US co-operative Dairy Farmers of America (DFA) has launched an investigation to determine what caused a “hazardous” chemical release at its Adrian, Michigan processing plant last week.
On Friday 15 February 2013, Adrian Fire Department was forced to issue a ‘shelter in place’ order - advising people within a tenth of a mile of the plant “to shelter in place until further notice.” The notice was issued following an incident at the plant involving nitric acid and sodium hydroxide.
In a Facebook update on the incident, Adrian Police Department revealed that the safety order had been issued after a “barrel containing 30-35 gallons of nitric acid” reacted with a “small amount of sodium hydroxide.”
Speaking with DairyReporter.com, a spokesperson for DFA confirmed that staff at the plant had enacted a crisis response plan in reaction to “a leak.”
No injuries were reported in relation to the incident, the spokesperson added.
Crisis response plan “implemented”
“Early in the morning of Friday, February 15, 2013, we discovered a leak in one of the barrels that holds cleaning chemicals at our Adrian, Michigan plant. We immediately implemented out crisis response plan, evacuated the premises and notified local authorities,” said the spokesperson.
“An investigation continues to determine exactly how the leak occurred. Once this information is available, corrective measures will be implemented to prevent a repeat occurrence.”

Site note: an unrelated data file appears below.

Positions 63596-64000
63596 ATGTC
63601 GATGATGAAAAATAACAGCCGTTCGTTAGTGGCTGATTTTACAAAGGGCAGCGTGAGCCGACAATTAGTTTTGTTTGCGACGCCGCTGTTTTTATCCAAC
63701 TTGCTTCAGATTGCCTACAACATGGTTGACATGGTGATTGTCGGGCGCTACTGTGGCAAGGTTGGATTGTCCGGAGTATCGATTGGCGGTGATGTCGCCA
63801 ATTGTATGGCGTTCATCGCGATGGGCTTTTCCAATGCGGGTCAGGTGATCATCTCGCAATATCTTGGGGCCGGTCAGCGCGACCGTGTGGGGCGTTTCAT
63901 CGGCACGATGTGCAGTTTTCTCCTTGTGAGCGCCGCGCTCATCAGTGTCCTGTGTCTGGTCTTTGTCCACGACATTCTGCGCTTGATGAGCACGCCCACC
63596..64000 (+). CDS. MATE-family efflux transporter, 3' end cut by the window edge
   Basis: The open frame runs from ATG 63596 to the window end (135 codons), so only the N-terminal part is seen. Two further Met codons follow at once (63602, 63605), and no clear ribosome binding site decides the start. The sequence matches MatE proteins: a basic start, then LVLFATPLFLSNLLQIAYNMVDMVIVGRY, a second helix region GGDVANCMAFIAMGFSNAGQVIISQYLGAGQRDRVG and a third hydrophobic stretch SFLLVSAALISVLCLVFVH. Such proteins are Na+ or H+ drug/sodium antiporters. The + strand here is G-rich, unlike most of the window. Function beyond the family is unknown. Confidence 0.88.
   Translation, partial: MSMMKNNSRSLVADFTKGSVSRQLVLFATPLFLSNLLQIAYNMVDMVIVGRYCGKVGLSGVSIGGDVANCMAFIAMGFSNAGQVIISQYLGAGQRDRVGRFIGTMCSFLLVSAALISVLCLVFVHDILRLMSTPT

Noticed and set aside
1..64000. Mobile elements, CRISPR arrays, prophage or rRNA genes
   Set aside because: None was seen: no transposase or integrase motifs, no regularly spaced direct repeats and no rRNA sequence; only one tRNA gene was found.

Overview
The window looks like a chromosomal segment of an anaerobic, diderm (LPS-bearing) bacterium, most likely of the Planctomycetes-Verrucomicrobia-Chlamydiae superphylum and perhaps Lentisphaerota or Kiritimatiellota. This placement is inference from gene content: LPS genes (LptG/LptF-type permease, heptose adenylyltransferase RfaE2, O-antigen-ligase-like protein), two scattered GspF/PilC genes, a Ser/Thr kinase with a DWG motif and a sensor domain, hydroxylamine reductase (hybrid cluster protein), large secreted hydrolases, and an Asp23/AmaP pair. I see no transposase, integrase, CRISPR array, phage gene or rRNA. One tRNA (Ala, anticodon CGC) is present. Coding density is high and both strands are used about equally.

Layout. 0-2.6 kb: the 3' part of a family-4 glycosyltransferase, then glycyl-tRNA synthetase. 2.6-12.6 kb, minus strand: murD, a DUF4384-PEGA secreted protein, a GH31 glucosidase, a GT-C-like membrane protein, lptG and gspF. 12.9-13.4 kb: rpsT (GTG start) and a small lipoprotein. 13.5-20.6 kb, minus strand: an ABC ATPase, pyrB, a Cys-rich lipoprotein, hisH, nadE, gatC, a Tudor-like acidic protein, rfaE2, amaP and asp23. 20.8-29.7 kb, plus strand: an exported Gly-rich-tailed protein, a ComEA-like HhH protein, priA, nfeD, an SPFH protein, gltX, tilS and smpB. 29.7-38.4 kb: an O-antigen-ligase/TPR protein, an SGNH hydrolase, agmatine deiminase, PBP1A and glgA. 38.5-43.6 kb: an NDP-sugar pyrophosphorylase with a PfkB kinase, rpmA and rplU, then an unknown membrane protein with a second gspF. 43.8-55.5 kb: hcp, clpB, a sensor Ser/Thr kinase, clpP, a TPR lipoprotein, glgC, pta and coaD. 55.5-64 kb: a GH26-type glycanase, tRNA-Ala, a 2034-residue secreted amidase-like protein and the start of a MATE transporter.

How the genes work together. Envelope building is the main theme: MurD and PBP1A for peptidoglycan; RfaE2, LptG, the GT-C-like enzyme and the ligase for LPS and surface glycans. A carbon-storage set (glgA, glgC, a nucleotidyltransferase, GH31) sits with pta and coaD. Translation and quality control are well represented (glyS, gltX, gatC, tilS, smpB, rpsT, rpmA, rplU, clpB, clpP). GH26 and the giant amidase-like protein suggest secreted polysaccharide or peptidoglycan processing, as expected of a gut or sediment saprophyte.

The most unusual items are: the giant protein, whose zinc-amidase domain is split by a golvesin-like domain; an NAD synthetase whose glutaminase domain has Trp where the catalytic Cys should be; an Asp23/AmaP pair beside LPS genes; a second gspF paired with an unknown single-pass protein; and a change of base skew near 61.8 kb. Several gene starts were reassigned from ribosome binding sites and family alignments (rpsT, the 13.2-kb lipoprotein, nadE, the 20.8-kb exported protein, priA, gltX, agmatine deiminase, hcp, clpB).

Operations at the plant, which manufactures a range of dairy products, were brought to a halt as a result of the incident. The DFA spokesperson added, however, that its products have not been affected.
“Condensed milk, cream and non-fat dry milk are produced at the plant. However, the leak occurred in an area that does not affect food products,” said the spokesperson, adding that operations resumed later in the day.
“Appropriate” clean-up steps
Adrian Police Department provided regular updates on the incident after initially announcing that there had been a “chemical release” at the plant.
It later confirmed that “the problem is an on-site issue, with no immediate threat to the public.” It later revealed that the “chemical emergency” was over and the ‘shelter in place’ order had been lifted.
“All roads are open, and the shelter in place order has been lifted. Dairy Farmers of America and a hazardous materials clean-up crew are taking appropriate steps to remove the contaminated chemical from the area,” said the Police Department’s Facebook update.